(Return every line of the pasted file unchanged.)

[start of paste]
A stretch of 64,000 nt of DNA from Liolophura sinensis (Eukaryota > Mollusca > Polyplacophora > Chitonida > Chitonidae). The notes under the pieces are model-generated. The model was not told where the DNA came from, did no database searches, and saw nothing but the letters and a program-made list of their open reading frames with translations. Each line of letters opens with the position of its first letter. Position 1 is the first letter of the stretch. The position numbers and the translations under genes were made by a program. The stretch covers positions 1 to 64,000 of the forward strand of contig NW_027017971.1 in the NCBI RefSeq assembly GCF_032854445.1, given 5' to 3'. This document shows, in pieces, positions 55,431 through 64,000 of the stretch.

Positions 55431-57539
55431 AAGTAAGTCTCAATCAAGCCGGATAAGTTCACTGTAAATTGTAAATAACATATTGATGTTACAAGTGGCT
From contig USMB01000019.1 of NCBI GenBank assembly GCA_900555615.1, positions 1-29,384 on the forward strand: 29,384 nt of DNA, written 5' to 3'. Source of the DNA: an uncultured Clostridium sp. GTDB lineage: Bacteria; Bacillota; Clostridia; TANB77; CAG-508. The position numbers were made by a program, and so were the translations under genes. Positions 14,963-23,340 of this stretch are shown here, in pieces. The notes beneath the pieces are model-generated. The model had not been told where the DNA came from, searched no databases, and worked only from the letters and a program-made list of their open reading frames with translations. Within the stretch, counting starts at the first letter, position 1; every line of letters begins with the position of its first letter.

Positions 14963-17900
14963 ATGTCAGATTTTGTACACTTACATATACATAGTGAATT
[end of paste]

A stretch of 64,000 nt of DNA from Liolophura sinensis (Eukaryota > Mollusca > Polyplacophora > Chitonida > Chitonidae). The notes under the pieces are model-generated. The model was not told where the DNA came from, did no database searches, and saw nothing but the letters and a program-made list of their open reading frames with translations. Each line of letters opens with the position of its first letter. Position 1 is the first letter of the stretch. The position numbers and the translations under genes were made by a program. The stretch covers positions 1 to 64,000 of the forward strand of contig NW_027017971.1 in the NCBI RefSeq assembly GCF_032854445.1, given 5' to 3'. This document shows, in pieces, positions 55,431 through 64,000 of the stretch.

Positions 55431-57539
55431 AAGTAAGTCTCAATCAAGCCGGATAAGTTCACTGTAAATTGTAAATAACATATTGATGTTACAAGTGGCT
From contig USMB01000019.1 of NCBI GenBank assembly GCA_900555615.1, positions 1-29,384 on the forward strand: 29,384 nt of DNA, written 5' to 3'. Source of the DNA: an uncultured Clostridium sp. GTDB lineage: Bacteria; Bacillota; Clostridia; TANB77; CAG-508. The position numbers were made by a program, and so were the translations under genes. Positions 14,963-23,340 of this stretch are shown here, in pieces. The notes beneath the pieces are model-generated. The model had not been told where the DNA came from, searched no databases, and worked only from the letters and a program-made list of their open reading frames with translations. Within the stretch, counting starts at the first letter, position 1; every line of letters begins with the position of its first letter.

Positions 14963-17900
14963 ATGTCAGATTTTGTACACTTACATATACATAGTGAATT